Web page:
Just 28 Percent Favor Mortgage Bailout

August 10, 2010 No Comments »


A new poll from Rasmussen Reports found that just 28 percent of Americans favor a homeowner bailout after rumors of such a plan surfaced in recent weeks.

They were since put to rest by a Treasury spokesman, but there is still speculation that the Obama administration could do more to help struggling homeowners, possibly by offering widespread principal balance reductions.

However, 58 percent of those polled in a related survey opposed a proposal that would see the federal government forgive a portion of mortgage debt owed by troubled homeowners.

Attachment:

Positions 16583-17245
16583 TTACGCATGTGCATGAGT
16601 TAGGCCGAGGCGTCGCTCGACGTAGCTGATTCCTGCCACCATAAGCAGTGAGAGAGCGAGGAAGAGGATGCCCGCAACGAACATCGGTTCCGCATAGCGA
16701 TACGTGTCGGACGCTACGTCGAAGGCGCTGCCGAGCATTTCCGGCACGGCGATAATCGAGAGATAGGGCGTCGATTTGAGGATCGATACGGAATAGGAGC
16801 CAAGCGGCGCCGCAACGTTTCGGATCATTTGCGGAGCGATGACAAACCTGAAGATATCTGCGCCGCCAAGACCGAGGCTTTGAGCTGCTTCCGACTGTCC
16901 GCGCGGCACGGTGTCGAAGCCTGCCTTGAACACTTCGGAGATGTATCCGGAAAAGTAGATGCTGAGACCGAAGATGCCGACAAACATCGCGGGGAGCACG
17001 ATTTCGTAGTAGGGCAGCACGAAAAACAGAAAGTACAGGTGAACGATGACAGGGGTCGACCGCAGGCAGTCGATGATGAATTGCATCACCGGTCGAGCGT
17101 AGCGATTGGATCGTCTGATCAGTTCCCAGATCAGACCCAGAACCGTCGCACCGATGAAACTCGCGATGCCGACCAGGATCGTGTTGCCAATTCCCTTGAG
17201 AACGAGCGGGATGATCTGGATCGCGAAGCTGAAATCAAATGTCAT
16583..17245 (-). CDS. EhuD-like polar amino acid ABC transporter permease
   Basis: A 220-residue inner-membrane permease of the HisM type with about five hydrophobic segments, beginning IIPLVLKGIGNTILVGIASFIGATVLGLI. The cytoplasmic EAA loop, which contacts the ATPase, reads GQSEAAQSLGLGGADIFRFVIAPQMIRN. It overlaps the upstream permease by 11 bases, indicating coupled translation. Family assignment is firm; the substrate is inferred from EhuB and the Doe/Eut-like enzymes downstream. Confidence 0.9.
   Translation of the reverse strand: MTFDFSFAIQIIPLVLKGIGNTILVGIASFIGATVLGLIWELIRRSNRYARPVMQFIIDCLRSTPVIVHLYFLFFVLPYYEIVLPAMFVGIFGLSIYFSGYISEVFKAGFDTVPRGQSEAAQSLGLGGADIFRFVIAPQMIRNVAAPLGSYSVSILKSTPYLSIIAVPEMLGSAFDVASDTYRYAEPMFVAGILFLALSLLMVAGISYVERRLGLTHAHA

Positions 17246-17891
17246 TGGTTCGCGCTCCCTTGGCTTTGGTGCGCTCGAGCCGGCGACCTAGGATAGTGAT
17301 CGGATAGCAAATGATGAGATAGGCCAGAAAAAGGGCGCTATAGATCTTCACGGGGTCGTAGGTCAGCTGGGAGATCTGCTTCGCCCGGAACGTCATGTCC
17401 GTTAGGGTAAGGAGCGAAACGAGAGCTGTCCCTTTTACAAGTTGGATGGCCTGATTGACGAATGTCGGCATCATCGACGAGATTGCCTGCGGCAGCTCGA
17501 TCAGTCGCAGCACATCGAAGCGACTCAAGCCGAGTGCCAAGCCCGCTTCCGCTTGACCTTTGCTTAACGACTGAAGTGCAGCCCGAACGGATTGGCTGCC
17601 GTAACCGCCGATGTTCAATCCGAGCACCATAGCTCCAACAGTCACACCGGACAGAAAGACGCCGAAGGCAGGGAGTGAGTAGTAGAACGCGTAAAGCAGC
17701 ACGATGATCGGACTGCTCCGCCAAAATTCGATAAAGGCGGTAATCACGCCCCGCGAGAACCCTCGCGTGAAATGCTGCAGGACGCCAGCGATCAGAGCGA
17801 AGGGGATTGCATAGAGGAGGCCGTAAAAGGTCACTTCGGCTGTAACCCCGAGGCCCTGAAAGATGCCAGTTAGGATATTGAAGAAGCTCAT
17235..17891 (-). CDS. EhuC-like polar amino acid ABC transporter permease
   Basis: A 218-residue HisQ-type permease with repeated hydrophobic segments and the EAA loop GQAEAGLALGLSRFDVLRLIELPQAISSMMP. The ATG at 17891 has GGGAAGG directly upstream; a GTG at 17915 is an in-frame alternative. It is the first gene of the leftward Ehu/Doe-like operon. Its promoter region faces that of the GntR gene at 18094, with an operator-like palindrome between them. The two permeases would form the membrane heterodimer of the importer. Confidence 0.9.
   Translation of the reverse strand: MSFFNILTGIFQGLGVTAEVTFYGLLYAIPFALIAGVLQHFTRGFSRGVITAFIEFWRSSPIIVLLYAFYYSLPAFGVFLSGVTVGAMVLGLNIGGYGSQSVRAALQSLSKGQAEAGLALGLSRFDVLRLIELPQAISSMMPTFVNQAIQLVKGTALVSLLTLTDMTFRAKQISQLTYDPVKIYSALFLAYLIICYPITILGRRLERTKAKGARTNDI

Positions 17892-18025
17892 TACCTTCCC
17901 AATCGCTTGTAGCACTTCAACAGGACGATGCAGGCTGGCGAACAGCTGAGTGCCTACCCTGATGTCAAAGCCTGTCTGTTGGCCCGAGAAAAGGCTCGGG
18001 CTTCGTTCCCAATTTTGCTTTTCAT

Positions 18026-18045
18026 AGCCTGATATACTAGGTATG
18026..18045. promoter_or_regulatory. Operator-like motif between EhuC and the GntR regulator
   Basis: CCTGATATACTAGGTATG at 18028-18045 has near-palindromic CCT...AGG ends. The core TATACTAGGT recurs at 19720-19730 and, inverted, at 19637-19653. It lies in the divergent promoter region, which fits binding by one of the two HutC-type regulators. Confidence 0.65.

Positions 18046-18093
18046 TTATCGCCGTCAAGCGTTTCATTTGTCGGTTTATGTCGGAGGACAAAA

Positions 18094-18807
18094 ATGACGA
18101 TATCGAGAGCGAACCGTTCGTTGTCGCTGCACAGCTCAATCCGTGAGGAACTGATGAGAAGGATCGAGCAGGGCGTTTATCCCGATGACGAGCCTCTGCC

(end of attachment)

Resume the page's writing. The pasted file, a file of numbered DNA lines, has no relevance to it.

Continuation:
Another 14 percent said they weren’t sure about it, leaving just over a quarter in favor of such a plan.

Interestingly, opposition is higher among homeowners, and underwater borrowers, the very individuals targeted by the loan program, are opposed by a two-to-one margin.

Roughly two-thirds (63%) of all those surveyed believe the government forgiveness program would be unfair to those who are making their mortgage payments on time, while 23 percent disagree and believe it’s fair.

Nearly half of homeowners think it would be bad for the economy, 30 percent feel it would help, and 15 percent believe it would have no impact.

The poll involved 1,000 likely voters, including 40 percent who owe more on their mortgages than the current value of their homes.

Oh, and one-in-seven homeowners (14%) polled said they are at least somewhat likely to miss or be late with a mortgage payment in the next six months.

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